- D. Beverley, R. Arthur, Fatty liver and medium chain triglyceride (MCT) diet., Arch Dis Child, volume 63, issue 7, pages 840-2, Jul 1988, PMID 3137894
- MJ. Ronis, JN. Baumgardner, N. Sharma, J. Vantrease, M. Ferguson, Y. Tong, X. Wu, MA. Cleves, TM. Badger, Medium chain triglycerides dose-dependently prevent liver pathology in a rat model of non-alcoholic fatty liver disease., Exp Biol Med (Maywood), volume 238, issue 2, pages 151-62, Feb 2013, doi 10.1258/ebm.2012.012303, PMID 23576797
- RC. Theuer, WH. Martin, TJ. Friday, BL. Zoumas, HP. Sarett, Regression of alcoholic fatty liver in the rat by medium-chain triglycerides., Am J Clin Nutr, volume 25, issue 2, pages 175-81, Feb 1972, PMID 5009783
- RL. Veech, The therapeutic implications of ketone bodies: the effects of ketone bodies in pathological conditions: ketosis, ketogenic diet, redox states, insulin resistance, and mitochondrial metabolism., Prostaglandins Leukot Essent Fatty Acids, volume 70, issue 3, pages 309-19, Mar 2004, doi 10.1016/j.plefa.2003.09.007, PMID 14769489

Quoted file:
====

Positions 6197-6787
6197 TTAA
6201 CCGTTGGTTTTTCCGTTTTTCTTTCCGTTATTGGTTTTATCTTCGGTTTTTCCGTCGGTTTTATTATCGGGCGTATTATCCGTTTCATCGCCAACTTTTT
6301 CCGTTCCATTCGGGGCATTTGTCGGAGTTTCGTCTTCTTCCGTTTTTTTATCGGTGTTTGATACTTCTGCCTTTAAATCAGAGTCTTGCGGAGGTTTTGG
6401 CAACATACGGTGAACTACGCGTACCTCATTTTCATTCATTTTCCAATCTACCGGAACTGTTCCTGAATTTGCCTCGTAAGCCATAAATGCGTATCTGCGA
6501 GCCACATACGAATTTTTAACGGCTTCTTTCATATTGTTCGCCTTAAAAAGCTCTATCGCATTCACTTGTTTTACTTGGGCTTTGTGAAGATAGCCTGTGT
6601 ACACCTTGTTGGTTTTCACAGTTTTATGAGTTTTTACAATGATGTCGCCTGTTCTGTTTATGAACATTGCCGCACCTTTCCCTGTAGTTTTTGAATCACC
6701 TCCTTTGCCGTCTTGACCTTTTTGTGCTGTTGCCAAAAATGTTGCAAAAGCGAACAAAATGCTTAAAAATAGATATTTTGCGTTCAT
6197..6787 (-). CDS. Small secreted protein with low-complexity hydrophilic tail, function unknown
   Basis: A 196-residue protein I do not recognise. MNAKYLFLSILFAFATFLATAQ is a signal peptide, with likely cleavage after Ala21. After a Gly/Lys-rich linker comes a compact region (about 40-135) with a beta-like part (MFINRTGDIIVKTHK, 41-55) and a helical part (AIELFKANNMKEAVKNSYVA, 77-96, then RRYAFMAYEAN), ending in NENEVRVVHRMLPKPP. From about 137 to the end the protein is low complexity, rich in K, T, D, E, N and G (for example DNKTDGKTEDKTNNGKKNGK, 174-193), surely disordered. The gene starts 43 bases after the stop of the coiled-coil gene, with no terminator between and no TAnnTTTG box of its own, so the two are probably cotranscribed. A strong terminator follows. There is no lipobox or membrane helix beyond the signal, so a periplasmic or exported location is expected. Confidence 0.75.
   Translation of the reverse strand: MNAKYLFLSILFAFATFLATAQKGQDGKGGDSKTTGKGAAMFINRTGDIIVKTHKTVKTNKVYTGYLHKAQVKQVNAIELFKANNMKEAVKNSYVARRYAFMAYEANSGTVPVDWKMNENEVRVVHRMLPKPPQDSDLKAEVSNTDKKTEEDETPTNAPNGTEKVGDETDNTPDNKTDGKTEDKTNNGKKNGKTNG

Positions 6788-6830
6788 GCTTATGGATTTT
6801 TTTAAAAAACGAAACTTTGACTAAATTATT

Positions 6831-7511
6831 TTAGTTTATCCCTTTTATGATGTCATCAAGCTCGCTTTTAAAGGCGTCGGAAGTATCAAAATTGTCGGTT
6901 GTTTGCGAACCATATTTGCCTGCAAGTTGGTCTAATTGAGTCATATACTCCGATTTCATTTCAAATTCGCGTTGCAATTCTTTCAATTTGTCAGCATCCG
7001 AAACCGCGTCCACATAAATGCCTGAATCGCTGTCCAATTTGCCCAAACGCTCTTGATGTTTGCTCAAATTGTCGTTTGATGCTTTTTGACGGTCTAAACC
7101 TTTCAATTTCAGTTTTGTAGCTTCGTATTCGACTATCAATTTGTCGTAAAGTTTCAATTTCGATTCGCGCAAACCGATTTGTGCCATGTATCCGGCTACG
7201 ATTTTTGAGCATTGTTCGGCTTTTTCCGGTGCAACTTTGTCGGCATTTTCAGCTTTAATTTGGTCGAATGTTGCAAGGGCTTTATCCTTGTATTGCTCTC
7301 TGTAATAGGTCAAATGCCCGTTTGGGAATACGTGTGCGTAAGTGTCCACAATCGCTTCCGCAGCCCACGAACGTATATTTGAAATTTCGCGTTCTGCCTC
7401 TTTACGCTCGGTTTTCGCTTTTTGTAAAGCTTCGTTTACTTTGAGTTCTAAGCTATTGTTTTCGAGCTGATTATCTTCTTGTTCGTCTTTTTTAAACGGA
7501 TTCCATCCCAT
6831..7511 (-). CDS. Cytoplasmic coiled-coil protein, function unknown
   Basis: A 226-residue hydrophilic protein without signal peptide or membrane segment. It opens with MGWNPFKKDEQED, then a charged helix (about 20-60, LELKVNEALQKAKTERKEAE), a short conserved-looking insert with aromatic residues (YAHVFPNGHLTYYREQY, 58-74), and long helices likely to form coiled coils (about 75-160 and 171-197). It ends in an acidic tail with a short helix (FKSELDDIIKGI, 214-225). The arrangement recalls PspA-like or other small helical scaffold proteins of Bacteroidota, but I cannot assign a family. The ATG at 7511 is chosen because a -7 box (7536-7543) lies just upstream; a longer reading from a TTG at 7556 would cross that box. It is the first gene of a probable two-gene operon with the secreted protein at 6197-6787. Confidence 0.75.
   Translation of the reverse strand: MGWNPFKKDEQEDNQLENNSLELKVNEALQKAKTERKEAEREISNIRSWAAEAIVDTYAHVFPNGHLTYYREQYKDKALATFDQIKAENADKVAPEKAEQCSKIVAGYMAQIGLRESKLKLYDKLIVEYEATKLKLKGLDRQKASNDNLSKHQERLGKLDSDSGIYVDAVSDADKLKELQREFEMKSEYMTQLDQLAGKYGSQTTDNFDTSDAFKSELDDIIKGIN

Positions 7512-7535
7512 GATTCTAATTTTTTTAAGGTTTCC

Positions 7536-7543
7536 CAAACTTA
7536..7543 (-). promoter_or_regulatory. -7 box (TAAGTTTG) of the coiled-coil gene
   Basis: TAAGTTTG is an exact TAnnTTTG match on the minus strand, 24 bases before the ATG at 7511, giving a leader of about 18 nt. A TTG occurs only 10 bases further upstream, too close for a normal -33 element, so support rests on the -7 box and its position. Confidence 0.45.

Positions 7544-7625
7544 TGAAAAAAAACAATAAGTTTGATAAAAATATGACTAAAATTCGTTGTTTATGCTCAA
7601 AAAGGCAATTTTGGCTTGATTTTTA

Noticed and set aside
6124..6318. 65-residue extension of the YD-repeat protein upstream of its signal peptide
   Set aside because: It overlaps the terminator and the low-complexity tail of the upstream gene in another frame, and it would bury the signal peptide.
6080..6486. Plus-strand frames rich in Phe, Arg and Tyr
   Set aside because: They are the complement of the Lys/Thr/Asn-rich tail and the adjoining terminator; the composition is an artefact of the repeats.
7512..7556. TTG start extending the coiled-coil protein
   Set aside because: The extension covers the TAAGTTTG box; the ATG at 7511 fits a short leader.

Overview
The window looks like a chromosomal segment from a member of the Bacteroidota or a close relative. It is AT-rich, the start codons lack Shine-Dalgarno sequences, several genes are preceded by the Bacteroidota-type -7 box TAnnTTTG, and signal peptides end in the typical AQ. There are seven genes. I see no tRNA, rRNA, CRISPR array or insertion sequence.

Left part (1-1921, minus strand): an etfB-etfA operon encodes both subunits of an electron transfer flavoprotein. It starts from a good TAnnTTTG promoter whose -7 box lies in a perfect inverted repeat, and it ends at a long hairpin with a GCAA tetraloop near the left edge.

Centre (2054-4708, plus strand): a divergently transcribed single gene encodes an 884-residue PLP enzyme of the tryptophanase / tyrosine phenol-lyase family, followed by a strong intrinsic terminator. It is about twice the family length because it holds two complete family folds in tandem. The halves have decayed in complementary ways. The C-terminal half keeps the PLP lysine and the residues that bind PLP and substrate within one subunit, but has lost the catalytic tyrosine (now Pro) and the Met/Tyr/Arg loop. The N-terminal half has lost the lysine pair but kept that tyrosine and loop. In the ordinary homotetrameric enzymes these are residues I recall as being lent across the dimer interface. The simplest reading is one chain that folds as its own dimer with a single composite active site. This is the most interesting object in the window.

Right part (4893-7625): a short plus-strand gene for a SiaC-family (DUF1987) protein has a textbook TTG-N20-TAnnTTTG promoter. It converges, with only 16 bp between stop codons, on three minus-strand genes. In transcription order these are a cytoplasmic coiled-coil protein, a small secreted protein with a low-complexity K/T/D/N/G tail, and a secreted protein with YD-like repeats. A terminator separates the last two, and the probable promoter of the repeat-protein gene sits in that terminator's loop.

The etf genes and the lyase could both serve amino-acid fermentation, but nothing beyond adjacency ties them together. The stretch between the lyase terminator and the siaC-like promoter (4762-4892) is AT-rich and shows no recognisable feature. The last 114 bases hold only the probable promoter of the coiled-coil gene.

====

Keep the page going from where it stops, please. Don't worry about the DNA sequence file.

- F. R. Jornayvaz, Fibroblast growth factor 21, ketogenic diets, and insulin resistance, American Journal of Clinical Nutrition, volume 94, issue 3, 2011, pages 955–955, ISSN 0002-9165, doi 10.3945/ajcn.111.019646
- AM. Robinson, DH. Williamson, Physiological roles of ketone bodies as substrates and signals in mammalian tissues., Physiol Rev, volume 60, issue 1, pages 143-87, Jan 1980, PMID 6986618
- Takashi Kaneko, Pei-Yu Wang, Masato Tawata, Akio Sato, Low carbohydrate intake and oral glucose-tolerance tests, The Lancet, volume 352, issue 9135, 1998, pages 1224, ISSN 01406736, doi 10.1016/S0140-6736(05)60565-X
- JW. Anderson, RH. Herman, Effects of carbohydrate restriction on glucose tolerance of normal men and reactive hypoglycemic patients., Am J Clin Nutr, volume 28, issue 7, pages 748-55, Jul 1975, PMID 1146728
- Eric. Kossoff, Ketogenic diets : treatments for epilepsy and other disorders, date 2011, publisher Demos Health, location New York, isbn 1-936303-10-8, Kindle Offset 2218